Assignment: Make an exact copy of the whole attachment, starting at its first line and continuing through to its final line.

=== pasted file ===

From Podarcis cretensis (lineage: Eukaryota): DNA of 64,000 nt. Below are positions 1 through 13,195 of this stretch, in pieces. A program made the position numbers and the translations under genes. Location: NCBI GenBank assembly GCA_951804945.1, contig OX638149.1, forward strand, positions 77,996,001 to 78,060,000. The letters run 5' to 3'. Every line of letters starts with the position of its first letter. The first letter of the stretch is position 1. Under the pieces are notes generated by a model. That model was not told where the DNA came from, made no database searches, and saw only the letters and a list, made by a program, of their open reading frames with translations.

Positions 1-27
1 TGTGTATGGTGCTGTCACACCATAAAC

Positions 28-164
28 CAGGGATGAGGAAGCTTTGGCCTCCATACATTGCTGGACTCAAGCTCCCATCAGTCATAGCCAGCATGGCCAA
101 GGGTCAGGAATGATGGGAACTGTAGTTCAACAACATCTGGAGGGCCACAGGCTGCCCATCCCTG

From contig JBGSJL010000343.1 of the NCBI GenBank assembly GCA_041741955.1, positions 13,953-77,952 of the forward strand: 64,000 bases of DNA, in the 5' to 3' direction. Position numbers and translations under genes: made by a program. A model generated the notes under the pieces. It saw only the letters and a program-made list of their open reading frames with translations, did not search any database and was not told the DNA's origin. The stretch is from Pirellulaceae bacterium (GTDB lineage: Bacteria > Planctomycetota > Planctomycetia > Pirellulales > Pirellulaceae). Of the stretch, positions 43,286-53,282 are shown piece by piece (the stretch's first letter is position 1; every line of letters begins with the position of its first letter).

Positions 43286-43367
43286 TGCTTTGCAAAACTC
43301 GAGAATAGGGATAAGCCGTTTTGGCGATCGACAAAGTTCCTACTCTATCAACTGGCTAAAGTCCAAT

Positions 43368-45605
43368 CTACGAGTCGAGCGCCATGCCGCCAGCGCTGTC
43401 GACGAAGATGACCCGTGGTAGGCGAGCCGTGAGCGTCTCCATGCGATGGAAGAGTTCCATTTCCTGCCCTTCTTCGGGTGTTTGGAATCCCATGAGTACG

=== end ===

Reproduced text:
From Podarcis cretensis (lineage: Eukaryota): DNA of 64,000 nt. Below are positions 1 through 13,195 of this stretch, in pieces. A program made the position numbers and the translations under genes. Location: NCBI GenBank assembly GCA_951804945.1, contig OX638149.1, forward strand, positions 77,996,001 to 78,060,000. The letters run 5' to 3'. Every line of letters starts with the position of its first letter. The first letter of the stretch is position 1. Under the pieces are notes generated by a model. That model was not told where the DNA came from, made no database searches, and saw only the letters and a list, made by a program, of their open reading frames with translations.

Positions 1-27
1 TGTGTATGGTGCTGTCACACCATAAAC

Positions 28-164
28 CAGGGATGAGGAAGCTTTGGCCTCCATACATTGCTGGACTCAAGCTCCCATCAGTCATAGCCAGCATGGCCAA
101 GGGTCAGGAATGATGGGAACTGTAGTTCAACAACATCTGGAGGGCCACAGGCTGCCCATCCCTG

From contig JBGSJL010000343.1 of the NCBI GenBank assembly GCA_041741955.1, positions 13,953-77,952 of the forward strand: 64,000 bases of DNA, in the 5' to 3' direction. Position numbers and translations under genes: made by a program. A model generated the notes under the pieces. It saw only the letters and a program-made list of their open reading frames with translations, did not search any database and was not told the DNA's origin. The stretch is from Pirellulaceae bacterium (GTDB lineage: Bacteria > Planctomycetota > Planctomycetia > Pirellulales > Pirellulaceae). Of the stretch, positions 43,286-53,282 are shown piece by piece (the stretch's first letter is position 1; every line of letters begins with the position of its first letter).

Positions 43286-43367
43286 TGCTTTGCAAAACTC
43301 GAGAATAGGGATAAGCCGTTTTGGCGATCGACAAAGTTCCTACTCTATCAACTGGCTAAAGTCCAAT

Positions 43368-45605
43368 CTACGAGTCGAGCGCCATGCCGCCAGCGCTGTC
43401 GACGAAGATGACCCGTGGTAGGCGAGCCGTGAGCGTCTCCATGCGATGGAAGAGTTCCATTTCCTGCCCTTCTTCGGGTGTTTGGAATCCCATGAGTACG